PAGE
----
March 2007 Issue


A Book With A View

A bar of soap that zaps fat, puppies that don’t grow up, and a bug DNA kit. It’s not everyday in a book-marketing veteran’s career that he’s able to be as creative as Jeffrey Yamaguchi has been able to be during the recent marketing campaign for Michael Crichton’s latest best seller, “Next.” While promoting “Next,” Yamaguchi—HarperCollins’ online marketing manager—and his marketing teammates created a fictional genetic research firm by the name of Nextgencode. They then developed fake products supposedly being sold by the company, including a revolutionary weight-loss soap, and supported these ventures with online video commercials that ran on mainstream sites, like

Are You the Weakest Link?

As I was preparing for this column, I came across the following statement in a brochure prepared by Strategos, strategic planning consultants, that I picked up at an event a few years ago: “What’s amazing is how often top management is surprised when dramatic external change happens. Why the surprise? Is it that the world is violently turbulent, changing in ways that simply cannot be anticipated? Perhaps. But we call them ‘inevitable surprises.’ Think about it. In retrospect, you could have anticipated most of the disruptions in your industry. You can build this capability into your organization. You can be prepared—before your competition.”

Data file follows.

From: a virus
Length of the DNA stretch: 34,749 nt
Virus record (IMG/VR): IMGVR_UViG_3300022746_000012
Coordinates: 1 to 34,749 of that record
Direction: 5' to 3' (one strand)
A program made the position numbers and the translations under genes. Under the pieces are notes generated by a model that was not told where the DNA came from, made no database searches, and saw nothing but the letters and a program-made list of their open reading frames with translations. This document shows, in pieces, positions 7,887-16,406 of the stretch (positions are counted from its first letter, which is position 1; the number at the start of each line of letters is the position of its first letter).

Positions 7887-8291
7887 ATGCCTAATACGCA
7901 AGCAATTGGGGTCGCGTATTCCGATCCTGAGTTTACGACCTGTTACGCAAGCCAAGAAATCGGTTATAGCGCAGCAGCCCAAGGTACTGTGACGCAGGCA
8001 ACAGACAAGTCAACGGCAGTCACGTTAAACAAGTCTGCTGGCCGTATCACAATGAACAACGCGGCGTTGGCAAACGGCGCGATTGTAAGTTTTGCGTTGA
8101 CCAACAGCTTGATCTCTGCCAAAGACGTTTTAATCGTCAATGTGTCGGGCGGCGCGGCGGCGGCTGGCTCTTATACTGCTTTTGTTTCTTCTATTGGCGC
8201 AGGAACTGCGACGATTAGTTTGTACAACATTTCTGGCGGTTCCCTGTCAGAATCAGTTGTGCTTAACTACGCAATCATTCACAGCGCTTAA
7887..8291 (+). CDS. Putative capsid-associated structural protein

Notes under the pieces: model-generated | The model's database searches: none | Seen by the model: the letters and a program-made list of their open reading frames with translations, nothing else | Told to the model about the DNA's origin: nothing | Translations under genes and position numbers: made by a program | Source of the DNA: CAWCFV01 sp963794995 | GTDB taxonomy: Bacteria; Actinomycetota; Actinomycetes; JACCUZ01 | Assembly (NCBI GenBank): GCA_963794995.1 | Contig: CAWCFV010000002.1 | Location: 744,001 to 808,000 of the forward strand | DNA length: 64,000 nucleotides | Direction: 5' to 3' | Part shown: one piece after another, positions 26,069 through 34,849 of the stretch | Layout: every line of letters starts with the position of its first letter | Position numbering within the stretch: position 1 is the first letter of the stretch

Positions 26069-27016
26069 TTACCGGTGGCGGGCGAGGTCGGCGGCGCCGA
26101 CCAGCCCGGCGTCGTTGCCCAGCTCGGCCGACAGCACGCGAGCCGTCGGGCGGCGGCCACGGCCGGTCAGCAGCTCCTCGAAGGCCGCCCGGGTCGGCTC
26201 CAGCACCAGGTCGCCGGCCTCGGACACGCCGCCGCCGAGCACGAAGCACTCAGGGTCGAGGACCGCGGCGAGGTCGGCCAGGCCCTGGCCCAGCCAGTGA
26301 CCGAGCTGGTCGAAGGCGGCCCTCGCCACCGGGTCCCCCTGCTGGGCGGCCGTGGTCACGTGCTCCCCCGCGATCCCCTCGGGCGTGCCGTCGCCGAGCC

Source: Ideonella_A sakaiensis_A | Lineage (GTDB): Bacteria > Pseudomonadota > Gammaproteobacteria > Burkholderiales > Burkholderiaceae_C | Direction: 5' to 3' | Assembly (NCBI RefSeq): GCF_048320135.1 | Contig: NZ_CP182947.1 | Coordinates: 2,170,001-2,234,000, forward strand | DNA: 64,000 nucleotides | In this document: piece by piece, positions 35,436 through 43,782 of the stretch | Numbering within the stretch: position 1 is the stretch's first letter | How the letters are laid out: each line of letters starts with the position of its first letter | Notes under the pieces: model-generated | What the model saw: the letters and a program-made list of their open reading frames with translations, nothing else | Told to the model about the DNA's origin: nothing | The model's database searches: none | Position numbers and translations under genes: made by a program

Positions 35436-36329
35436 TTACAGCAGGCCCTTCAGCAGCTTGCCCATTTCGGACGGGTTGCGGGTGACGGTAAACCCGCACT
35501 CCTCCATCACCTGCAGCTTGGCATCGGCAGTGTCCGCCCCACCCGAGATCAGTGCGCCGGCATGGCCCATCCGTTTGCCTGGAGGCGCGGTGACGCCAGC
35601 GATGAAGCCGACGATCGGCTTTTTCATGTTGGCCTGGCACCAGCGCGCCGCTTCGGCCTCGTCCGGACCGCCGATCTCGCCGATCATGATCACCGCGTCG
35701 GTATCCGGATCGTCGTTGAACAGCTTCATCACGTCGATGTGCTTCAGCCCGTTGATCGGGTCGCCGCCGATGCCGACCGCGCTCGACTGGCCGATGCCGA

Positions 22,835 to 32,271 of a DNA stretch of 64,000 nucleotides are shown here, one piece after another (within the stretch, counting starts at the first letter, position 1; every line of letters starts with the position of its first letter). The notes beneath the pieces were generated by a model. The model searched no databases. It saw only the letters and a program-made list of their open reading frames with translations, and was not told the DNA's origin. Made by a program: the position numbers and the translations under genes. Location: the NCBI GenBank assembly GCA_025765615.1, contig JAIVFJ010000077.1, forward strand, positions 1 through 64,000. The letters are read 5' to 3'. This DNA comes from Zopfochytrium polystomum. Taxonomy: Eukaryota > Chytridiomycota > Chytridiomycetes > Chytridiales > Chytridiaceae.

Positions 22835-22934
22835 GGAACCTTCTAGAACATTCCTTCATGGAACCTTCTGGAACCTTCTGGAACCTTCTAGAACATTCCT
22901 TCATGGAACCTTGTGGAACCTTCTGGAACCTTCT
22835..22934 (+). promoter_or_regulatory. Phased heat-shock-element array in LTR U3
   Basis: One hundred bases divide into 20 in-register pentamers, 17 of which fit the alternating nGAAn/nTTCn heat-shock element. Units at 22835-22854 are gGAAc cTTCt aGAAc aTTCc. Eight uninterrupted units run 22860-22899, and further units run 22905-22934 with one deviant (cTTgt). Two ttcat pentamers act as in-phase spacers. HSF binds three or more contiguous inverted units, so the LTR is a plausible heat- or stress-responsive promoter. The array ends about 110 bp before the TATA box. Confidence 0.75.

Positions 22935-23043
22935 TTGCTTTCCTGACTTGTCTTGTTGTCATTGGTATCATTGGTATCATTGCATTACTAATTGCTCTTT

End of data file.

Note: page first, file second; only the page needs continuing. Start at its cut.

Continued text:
Dishing Content on Multiple Platforms

The staff of Zagat Survey LLC consisted of just Tim and Nina Zagat when the pair first set off in 1979 to compile restaurant reviews contributed by their friends to help create the first of their popular restaurant guides. The book series since has become virtually synonymous with dining, and the staff consists of 110 full-time employees, plus local editors in more than 70 cities around the globe. Tim Zagat, the CEO of Zagat Survey, faces the same challenges that other publishers do as his company prepares to face the opportunities and challenges that digital content delivery creates. What are the biggest challenges you